Anyone who's been paying a modicum of attention to J.Crew's success will know that its CEO Mickey Drexler practices a hands-on, detail-oriented kind of leadership. (Who could forget the moment in CNBC's documentary profile of Drexler when he picks up the phone and calls a customer about a complaint she wrote?) But recently, Drexler not only got on the phone with an angry customer, but he also assembled the entire executive team to talk with her.
Forbes writer Chris DeRose shared the story of how his wife, Elizabeth, wrote to J.Crew to complain that its products and styling had gotten too far away from the classic pieces she loved after seeing a runway preview of J.Crew's Fall 2013 collection. From her letter:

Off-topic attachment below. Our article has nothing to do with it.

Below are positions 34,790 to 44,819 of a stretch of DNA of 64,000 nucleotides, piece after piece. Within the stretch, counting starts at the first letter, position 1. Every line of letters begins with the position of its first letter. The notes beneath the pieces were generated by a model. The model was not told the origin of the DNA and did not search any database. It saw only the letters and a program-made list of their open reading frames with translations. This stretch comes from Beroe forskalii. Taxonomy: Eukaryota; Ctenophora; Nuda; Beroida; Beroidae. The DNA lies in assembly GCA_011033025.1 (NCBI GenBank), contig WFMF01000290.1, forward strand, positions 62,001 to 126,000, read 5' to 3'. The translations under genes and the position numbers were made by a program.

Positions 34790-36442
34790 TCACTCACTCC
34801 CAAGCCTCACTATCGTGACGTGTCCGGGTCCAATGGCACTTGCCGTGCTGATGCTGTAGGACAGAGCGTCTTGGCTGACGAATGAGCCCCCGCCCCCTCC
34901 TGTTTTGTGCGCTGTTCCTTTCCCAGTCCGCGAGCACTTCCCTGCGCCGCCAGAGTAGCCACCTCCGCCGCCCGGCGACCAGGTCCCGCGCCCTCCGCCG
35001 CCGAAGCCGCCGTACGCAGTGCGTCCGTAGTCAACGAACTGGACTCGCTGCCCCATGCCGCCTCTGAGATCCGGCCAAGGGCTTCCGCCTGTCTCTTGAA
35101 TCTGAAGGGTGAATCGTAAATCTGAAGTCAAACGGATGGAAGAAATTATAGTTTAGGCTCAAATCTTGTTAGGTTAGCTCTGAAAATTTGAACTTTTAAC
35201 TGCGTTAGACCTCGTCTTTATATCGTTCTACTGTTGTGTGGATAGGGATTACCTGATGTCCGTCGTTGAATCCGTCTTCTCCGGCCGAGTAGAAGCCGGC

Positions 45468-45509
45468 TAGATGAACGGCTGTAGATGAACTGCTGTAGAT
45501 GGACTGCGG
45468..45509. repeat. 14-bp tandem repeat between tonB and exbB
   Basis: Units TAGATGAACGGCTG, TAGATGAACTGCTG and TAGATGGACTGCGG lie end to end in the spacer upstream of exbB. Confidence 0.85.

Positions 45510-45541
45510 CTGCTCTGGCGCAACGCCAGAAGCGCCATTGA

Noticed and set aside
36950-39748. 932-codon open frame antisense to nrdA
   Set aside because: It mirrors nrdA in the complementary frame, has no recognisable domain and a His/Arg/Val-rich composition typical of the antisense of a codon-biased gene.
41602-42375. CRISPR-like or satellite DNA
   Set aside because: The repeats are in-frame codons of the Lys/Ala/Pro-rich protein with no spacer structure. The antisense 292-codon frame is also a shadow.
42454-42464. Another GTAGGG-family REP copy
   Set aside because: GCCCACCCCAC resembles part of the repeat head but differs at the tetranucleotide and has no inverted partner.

"I am so disheartened and disappointed that you are leaving your core values and styling and abandoning your loyal customers. I would have thought you had learned your lesson at the Gap!! Why mess with these iconic brands and change them into something they're not?"
Drexler emailed Elizabeth, then called and asked her to call him back. When she did, Drexler was on the line with J.Crew's recently promoted brand president Libby Wadle and the retailer's heads of marketing and personal shopping. (Jenna Lyons would have been on the call, but she was on vacation.)
While he explained that the styling she saw was for a Fashion Week presentation and defended innovating with new products, Drexler also listened to her criticisms about the styling and what she expects from the brand. He later emailed her, saying, "I hope you see a difference this fall." A lesson to all clothing CEOs: if you want to keep your customers happy, listen to what they have to say.